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Material Safety Data Sheets (MSDS) is what Safety Data Sheets (SDS) were called before the US Federal agency, OSHA, implemented its version of the Globally Harmonized System of Classification and Labeling of Chemicals (GHS) under the 2012 revision of the OSHA Hazard Communication Standard, 29 CFR 1910.1200 (commonly referred to as the HazCom Standard). In everyday terminology, the two terms are used interchangeably, however, strictly speaking, SDS's have a structured format and required information that MSDS's were not required to have.
Either way, a Safety Data Sheet, SDS, is designed to provide both workers and emergency personnel with the proper procedures for handling or working with a particular substance. SDS's include information such as physical data (melting point, boiling point, flash point etc.), toxicity, health effects, first aid, reactivity, storage, disposal, protective equipment, spill/leak procedures, and more. While SDS's are of particular use if a spill or other accident occurs, they are key to preventing workplace exposure and accidents and should always be consulted before working with a material or developing a new process. In fact, this is how employers generally meet their mandatory employee information and training obligation under the HazCom Standard./
In the US and other countries that use the GHS system, SDS's use a standardized format as well as carefully defined risk phrases, safety phrases, and pictograms to convey their information. These are typically several printed pages longs. In contrast, MSDS's had no required format (they could have been freeform text or haiku as far as OSHA was concerned), no standardized wording, and varied in length, consistency and quality. We have seen them from 1 to 10 pages, with most being 2 to 4 pages.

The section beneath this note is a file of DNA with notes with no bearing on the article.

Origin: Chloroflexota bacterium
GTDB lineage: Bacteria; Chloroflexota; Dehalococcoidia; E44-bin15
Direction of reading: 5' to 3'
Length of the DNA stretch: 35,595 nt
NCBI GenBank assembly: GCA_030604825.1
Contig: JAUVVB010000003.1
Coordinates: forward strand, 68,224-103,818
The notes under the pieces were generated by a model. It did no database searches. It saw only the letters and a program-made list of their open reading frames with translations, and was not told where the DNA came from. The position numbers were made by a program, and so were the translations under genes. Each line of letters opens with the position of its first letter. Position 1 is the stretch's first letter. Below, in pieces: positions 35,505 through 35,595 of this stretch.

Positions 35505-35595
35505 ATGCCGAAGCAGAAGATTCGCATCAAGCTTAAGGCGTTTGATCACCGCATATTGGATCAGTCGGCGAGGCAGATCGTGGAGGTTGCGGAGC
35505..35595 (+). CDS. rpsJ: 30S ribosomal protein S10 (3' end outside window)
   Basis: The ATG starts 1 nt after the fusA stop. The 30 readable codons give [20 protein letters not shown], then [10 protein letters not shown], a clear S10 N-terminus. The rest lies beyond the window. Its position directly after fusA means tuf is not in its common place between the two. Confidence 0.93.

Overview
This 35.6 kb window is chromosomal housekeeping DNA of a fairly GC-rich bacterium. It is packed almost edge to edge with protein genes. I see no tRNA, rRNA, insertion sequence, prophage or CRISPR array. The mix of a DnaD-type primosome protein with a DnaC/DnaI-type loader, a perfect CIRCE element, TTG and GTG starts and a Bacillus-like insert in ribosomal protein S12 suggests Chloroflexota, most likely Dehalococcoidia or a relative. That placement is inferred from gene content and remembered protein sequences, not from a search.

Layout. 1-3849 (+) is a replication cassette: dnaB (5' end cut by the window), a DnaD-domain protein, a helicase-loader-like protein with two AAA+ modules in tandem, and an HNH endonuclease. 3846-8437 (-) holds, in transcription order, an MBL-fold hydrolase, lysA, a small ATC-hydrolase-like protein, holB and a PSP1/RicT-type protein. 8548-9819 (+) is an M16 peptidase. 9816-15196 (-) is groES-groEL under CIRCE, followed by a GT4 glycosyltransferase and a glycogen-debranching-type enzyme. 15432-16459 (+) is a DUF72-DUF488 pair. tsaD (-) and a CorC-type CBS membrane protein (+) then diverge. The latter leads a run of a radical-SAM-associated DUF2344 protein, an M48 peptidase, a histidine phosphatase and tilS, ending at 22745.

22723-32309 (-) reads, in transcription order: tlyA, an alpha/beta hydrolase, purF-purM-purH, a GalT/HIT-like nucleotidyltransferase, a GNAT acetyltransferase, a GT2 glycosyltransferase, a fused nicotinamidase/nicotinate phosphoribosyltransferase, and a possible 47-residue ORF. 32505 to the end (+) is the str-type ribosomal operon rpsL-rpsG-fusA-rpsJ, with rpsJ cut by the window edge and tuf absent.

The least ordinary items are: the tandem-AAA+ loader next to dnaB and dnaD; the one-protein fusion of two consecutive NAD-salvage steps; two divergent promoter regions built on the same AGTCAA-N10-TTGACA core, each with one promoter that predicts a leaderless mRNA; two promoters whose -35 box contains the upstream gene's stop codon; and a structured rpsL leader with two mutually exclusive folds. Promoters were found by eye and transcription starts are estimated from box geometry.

SDS's are meant for:
SDS's are not meant for consumers. An SDS reflects the hazards of working with the material in an occupational fashion. For example, an SDS for paint is not highly pertinent to someone who uses a can of paint once a year, but is extremely important to someone who uses that paint 40 hours a week. See the question "What are my rights to an SDS?" in the next section of this FAQ for more information.
That said, the Household Products Database by the U.S. National Library of Medicine is a terrific resource for consumers to educate themselves on the hazards of consumer products. For example, use it to select an environmentally-friendly ant killer, to find out who manufacturers a particular product, determine what chemicals are in your shampoo, or figure out what products use xylene!
See also: Manufacturer and employer responsibilities when providing MSDSs electronically for more about employer and manufacturer responsibilities.
Before OSHA implemented its version of the Globally Harmonized System of Classification and Labeling of Chemicals (GHS), MSDS's could be in any format. With the GHS changes, SDS's now have a mandatory 16-part format. Likewise, MSDS's required a more limited amount of information compared to current SDS's. For example, compare the MSDS and SDS for benzoic acid:
See this OSHA Brief "Hazard Communication Standard: Safety Data Sheets" for more information about the currently required 16-part GHS format.
Yes, this OSHA Brief titled "Hazard Communication Standard: Safety Data Sheets" provides a section-by-section explanation of the required information on SDS's under the 2012 revision to the HCS. Some additional resources are:
There are several places you can get them:
Books such as the Merck Index and Prudent Practices in the Laboratory are not acceptable substitutes for SDS's, but these can give practical information on toxicity, physical properties and incompatibles.
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